The 59th International Art Exhibition - La Biennale di Venezia has officially opened its doors to the public on the 23rd of April, 2022. Titled "The Milk of Dreams”. the exhibition is welcoming more than 210 artists from 58 countries, to showcase over a thousand artworks and installations that promote art, science, research, and ecological transition from the environmental humanities.
The Pritzker Prize is the most important award in the field of architecture, awarded to a living architect whose built work "has produced consistent and significant contributions to humanity through the art of architecture." The Prize rewards individuals, not entire offices, as took place in 2000 (when the jury selected Rem Koolhaas instead of his firm OMA) or in 2016 (with Alejandro Aravena selected instead of Elemental); however, the prize can also be awarded to multiple individuals working together, as took place in 2001 (Herzog & de Meuron), 2010 (Kazuyo Sejima and Ryue Nishizawa of SANAA), and 2017 (Rafael Aranda, Carme Pigem, and Ramon Vilalta of RCR Arquitectes).
This year, architecture’s highest honor, the Pritzker Prize, has been granted to Grafton Architects, a Dublin-based architectural firm mainly ran by female partners Yvonne Farrell and Shelley McNamara. For the first time ever in its 42-year history, due to the constraints set by Covid-19 global pandemic, the organizers of the Pritzker Prize decided to use Livestream the award ceremony. Having reached the end of 2020, ArchDaily has summed up what current and previous Pritzker Prize winners have accomplished during this turbulent year.
Glued Laminated Wood (Glulam) is a structural material manufactured through the union of individual wood segments. When glued with industrial adhesives (usually Melamine or Polyurethane resin adhesives), this type of wood is highly durable and moisture resistant, capable of generating large pieces and unique shapes.
The Royal Academy has revealed the shortlist for their annual prize recognizing young talent in architecture, the Dorfman Award. The award is given to those "...reimagining the future of architecture and whose work demonstrates a high degree of sensitivity to local and global context." The 2019 shortlist comprises four emerging architects practicing across the globe.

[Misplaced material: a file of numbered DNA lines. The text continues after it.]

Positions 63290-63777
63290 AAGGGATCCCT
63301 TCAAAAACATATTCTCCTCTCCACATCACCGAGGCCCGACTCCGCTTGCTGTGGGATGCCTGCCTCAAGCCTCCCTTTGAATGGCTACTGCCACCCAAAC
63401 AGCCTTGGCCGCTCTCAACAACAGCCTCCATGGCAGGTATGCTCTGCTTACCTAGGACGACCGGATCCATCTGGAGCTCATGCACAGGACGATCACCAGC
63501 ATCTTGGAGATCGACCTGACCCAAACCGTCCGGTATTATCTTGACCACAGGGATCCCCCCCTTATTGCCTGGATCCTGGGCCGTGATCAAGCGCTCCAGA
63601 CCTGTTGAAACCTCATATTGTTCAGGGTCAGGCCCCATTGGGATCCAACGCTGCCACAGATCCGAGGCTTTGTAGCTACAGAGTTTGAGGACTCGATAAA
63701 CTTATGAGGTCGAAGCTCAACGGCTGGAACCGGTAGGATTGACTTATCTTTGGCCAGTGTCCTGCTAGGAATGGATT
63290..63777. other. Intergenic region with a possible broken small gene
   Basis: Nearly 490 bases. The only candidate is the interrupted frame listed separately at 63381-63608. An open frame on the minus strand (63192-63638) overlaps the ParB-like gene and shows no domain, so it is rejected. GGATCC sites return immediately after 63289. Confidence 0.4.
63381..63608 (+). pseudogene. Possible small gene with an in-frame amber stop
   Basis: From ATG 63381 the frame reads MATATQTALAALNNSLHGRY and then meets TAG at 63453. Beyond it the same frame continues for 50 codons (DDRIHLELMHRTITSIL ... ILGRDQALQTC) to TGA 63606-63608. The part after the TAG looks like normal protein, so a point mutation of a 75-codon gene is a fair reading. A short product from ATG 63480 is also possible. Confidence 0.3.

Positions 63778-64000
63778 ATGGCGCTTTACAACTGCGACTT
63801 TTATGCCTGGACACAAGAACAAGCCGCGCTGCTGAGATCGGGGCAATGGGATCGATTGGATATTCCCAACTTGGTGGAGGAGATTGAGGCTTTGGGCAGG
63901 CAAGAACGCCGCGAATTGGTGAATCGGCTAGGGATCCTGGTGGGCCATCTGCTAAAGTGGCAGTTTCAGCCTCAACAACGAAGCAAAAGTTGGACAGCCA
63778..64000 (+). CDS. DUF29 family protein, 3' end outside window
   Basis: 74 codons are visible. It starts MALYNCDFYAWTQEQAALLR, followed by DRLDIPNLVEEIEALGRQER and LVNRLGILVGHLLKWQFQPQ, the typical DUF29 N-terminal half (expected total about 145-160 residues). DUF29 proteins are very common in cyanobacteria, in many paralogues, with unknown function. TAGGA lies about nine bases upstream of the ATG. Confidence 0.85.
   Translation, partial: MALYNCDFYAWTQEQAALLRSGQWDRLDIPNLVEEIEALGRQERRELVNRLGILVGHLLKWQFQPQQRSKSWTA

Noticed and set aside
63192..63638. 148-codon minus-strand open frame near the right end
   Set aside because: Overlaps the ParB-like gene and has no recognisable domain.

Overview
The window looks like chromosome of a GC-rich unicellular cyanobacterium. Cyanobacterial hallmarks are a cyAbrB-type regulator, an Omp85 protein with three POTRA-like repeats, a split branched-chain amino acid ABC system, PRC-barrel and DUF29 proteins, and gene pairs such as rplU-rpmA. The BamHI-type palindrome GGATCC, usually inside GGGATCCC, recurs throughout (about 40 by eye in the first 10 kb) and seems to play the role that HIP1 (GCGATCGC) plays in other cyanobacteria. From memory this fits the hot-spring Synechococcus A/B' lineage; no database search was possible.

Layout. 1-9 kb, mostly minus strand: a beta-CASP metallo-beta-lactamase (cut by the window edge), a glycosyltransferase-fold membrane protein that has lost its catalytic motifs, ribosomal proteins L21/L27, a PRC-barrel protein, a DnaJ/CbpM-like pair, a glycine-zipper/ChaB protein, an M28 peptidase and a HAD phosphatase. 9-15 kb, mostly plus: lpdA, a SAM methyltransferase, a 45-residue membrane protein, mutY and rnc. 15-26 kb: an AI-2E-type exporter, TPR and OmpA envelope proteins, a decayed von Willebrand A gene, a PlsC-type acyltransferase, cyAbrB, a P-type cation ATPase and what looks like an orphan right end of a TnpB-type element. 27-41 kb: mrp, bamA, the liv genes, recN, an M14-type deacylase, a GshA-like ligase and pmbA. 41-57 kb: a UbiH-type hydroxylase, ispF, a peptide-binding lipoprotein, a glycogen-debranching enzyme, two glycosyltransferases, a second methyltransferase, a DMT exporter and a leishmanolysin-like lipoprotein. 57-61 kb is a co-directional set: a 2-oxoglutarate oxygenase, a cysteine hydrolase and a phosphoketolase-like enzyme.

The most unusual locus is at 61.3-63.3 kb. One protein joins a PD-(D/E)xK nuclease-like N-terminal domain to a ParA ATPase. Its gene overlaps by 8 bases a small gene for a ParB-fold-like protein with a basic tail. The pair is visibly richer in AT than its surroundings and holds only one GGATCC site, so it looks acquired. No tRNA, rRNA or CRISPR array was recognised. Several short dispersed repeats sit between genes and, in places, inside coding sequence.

This year's shortlisted designers/practices are: Fernanda Canales (Mexico), Alice Casey and Cian Duggan of TAKA Architects (Ireland), Mariam Kamara of Atelier Masomi (Niger), and Boonserm Premthada of Bangkok Project Studio (Thailand.) The jury for this year's prize included chair Alan Stanton, Louisa Hutton, Phyllida Barlow, Kirsty Wark, Lesley Lokko, and Richard Burdett. The winner will be announced later this year.
40 Projects Shortlisted for the 2017 EU Prize for Contemporary Architecture - Mies Van Der Rohe Award
The European Commission and the Mies van der Rohe Foundation have announced the 40 shortlisted works that will compete for the 2017 European Union Prize for Contemporary Architecture – Mies van der Rohe Award. The jury has chosen from 355 nominated works and the shortlist highlights the opportunities and the trends of today’s European territory: cities, housing, heritage, and memory. The five finalists will be announced in mid-February and the winner and the Emerging Architect in mid-May.